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Activities for Your Older Dog

Your dog will undoubtedly slow down some as he gets older, but he still needs reasonable exercise to stay physically, mentally, and emotionally fit. A proper diet combined with exercise appropriate to your dog's general health and condition will help keep him a healthy weight and will tone his muscles. It will help his cardiovascular and digestive systems stay healthy. Exercise will prevent boredom and depression, and help your old friend lead the life of a happy senior citizen.

If your dog hasn't been on a regular exercise program, have him checked out by your vet before beginning one. Then see to it that he gets out and about every day, within proper limits for his health and condition. When he gets caught up in the fun, he may not acknowledge his limitations. It's up to you to monitor his activity and keep him from overdoing it.

Watch for signs of overexertion, especially when the weather is hot or cold. Coughing or shortness of breath during or after exercise can indicate heart problems, so report them to your vet. If your dog has arthritis or other orthopedic problems, talk to your vet about appropriate exercise. Swimming is good for dogs with joint problems, but risky for a dog with heart disease. An older dog can become chilled more easily than he did when younger, too, so he should swim only in reasonably warm water and in fair weather. Walks on leash are less stressful than running and playing, and better for dogs with many medical problems. Two or three short walks a day may be better than one long one.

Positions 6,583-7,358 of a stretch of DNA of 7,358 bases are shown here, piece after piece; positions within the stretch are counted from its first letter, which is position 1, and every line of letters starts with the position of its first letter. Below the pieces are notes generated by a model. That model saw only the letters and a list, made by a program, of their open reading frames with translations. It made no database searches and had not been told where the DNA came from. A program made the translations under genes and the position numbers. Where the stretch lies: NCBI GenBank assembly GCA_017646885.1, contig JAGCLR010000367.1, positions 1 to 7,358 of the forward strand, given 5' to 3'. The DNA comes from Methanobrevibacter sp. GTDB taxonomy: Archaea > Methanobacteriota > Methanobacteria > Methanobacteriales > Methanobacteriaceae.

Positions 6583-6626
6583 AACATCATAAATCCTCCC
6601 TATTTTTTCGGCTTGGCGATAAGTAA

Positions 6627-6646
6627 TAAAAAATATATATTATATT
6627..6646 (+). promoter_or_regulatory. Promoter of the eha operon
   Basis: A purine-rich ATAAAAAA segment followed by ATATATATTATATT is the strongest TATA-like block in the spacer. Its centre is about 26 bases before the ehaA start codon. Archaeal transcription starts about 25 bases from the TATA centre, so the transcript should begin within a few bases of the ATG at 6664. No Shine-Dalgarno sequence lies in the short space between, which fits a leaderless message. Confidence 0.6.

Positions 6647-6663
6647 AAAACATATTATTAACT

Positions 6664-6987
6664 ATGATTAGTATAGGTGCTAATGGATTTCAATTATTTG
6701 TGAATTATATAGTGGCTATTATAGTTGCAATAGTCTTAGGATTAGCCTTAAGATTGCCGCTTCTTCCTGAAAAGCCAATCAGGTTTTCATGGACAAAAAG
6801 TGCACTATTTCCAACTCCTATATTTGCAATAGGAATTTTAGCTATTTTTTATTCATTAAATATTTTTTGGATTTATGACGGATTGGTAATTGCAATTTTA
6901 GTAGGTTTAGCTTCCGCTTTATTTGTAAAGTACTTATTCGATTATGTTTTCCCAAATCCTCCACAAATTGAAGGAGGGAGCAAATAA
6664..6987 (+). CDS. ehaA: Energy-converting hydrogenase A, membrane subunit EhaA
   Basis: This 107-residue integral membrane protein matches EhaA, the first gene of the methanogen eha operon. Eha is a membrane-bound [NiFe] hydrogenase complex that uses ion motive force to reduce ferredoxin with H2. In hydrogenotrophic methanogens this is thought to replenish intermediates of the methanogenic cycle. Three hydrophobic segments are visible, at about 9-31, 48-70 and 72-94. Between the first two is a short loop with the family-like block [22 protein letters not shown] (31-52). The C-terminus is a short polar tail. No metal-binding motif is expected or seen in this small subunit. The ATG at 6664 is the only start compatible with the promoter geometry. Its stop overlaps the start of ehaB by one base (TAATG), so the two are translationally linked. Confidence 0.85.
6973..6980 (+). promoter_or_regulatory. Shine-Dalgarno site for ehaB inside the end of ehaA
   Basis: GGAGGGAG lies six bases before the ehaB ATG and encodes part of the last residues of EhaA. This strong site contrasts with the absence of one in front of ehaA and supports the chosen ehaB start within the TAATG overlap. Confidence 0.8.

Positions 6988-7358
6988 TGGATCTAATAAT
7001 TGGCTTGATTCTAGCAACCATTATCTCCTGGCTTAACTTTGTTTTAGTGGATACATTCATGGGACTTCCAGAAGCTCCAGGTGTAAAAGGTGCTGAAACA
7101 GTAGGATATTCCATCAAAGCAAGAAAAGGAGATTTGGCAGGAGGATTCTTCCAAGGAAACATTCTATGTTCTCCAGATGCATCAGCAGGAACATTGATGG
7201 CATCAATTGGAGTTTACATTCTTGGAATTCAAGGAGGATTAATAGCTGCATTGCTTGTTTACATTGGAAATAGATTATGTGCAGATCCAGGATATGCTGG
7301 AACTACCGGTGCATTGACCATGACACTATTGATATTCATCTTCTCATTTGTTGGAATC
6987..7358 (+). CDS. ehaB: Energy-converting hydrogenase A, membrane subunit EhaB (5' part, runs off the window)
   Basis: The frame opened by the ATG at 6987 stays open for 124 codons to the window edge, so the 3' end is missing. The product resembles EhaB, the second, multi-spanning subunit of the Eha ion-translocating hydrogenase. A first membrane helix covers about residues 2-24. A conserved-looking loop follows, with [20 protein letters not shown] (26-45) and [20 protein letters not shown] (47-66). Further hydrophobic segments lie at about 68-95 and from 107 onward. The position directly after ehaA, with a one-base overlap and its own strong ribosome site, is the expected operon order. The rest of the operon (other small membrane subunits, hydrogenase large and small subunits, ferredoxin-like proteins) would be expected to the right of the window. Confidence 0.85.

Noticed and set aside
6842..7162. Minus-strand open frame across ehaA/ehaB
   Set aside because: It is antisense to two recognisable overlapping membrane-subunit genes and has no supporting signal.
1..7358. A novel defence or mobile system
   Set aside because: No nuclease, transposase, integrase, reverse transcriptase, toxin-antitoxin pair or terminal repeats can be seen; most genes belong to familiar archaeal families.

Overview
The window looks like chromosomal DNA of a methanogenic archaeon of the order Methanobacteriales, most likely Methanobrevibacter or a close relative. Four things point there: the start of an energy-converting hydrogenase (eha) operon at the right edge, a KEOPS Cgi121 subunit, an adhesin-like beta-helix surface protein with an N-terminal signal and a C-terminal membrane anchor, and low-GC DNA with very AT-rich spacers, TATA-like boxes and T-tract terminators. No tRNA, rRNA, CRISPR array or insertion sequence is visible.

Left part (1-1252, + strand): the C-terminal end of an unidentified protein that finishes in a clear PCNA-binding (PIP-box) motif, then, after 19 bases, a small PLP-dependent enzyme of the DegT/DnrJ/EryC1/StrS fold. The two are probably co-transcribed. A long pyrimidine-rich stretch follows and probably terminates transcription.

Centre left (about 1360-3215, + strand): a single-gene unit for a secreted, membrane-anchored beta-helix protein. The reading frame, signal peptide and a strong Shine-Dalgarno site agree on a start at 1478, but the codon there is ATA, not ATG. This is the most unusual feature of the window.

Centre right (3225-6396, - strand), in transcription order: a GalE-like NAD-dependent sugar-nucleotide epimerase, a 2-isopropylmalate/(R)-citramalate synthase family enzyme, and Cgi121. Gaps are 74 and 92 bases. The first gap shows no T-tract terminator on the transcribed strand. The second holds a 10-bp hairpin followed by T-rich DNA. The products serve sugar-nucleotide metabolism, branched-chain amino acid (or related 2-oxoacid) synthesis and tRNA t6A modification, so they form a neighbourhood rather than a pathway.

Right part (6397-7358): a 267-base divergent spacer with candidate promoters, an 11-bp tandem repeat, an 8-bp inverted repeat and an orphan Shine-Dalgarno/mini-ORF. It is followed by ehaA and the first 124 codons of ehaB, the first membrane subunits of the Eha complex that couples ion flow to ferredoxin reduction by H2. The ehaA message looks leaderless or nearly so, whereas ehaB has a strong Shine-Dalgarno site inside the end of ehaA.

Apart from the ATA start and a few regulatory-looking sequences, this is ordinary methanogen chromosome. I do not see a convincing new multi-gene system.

If your dog is healthy and physically fit, there's no reason he can't remain active. Many older dogs are involved in therapy work, visiting nursing homes, hospitals, and schools. In fact, senior dogs are often more reliable and less rambunctious than their younger counterparts. Older dogs can also participate in obedience or other sports, many of which offer senior or veterans classes or divisions for dogs over seven years old. If your dog doesn't seem to enjoy an activity, or if it's too taxing, don't force him. But if he's having a good time and he's physically capable, there's no reason he shouldn't keep on keepin' on.

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Excerpted from The Complete Idiot's Guide to Getting and Owning a Dog © 2003 by Sheila Webster Boneham, Ph.D. All rights reserved including the right of reproduction in whole or in part in any form. Used by arrangement with Alpha Books, a member of Penguin Group (USA) Inc.

To order this book visit Amazon's web site or call 1-800-253-6476.


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